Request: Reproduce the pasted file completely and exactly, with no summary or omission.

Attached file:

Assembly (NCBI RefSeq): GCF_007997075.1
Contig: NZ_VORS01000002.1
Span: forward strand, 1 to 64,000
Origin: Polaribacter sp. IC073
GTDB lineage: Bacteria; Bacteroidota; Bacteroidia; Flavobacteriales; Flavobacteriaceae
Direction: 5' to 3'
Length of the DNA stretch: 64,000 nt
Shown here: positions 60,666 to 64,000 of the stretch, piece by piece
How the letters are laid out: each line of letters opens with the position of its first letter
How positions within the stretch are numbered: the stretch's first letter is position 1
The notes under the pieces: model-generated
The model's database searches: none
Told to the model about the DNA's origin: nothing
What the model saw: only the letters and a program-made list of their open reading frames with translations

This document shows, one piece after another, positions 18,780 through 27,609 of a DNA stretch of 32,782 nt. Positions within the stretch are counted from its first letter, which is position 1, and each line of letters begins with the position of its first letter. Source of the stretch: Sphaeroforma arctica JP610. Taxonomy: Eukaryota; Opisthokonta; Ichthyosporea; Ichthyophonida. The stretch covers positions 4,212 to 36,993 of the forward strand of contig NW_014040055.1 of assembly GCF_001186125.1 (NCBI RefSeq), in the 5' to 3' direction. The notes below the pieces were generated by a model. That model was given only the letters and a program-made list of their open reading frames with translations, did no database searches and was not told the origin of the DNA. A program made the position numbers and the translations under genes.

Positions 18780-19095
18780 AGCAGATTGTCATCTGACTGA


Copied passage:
Assembly (NCBI RefSeq): GCF_007997075.1
Contig: NZ_VORS01000002.1
Span: forward strand, 1 to 64,000
Origin: Polaribacter sp. IC073
GTDB lineage: Bacteria; Bacteroidota; Bacteroidia; Flavobacteriales; Flavobacteriaceae
Direction: 5' to 3'
Length of the DNA stretch: 64,000 nt
Shown here: positions 60,666 to 64,000 of the stretch, piece by piece
How the letters are laid out: each line of letters opens with the position of its first letter
How positions within the stretch are numbered: the stretch's first letter is position 1
The notes under the pieces: model-generated
The model's database searches: none
Told to the model about the DNA's origin: nothing
What the model saw: only the letters and a program-made list of their open reading frames with translations

This document shows, one piece after another, positions 18,780 through 27,609 of a DNA stretch of 32,782 nt. Positions within the stretch are counted from its first letter, which is position 1, and each line of letters begins with the position of its first letter. Source of the stretch: Sphaeroforma arctica JP610. Taxonomy: Eukaryota; Opisthokonta; Ichthyosporea; Ichthyophonida. The stretch covers positions 4,212 to 36,993 of the forward strand of contig NW_014040055.1 of assembly GCF_001186125.1 (NCBI RefSeq), in the 5' to 3' direction. The notes below the pieces were generated by a model. That model was given only the letters and a program-made list of their open reading frames with translations, did no database searches and was not told the origin of the DNA. A program made the position numbers and the translations under genes.

Positions 18780-19095
18780 AGCAGATTGTCATCTGACTGA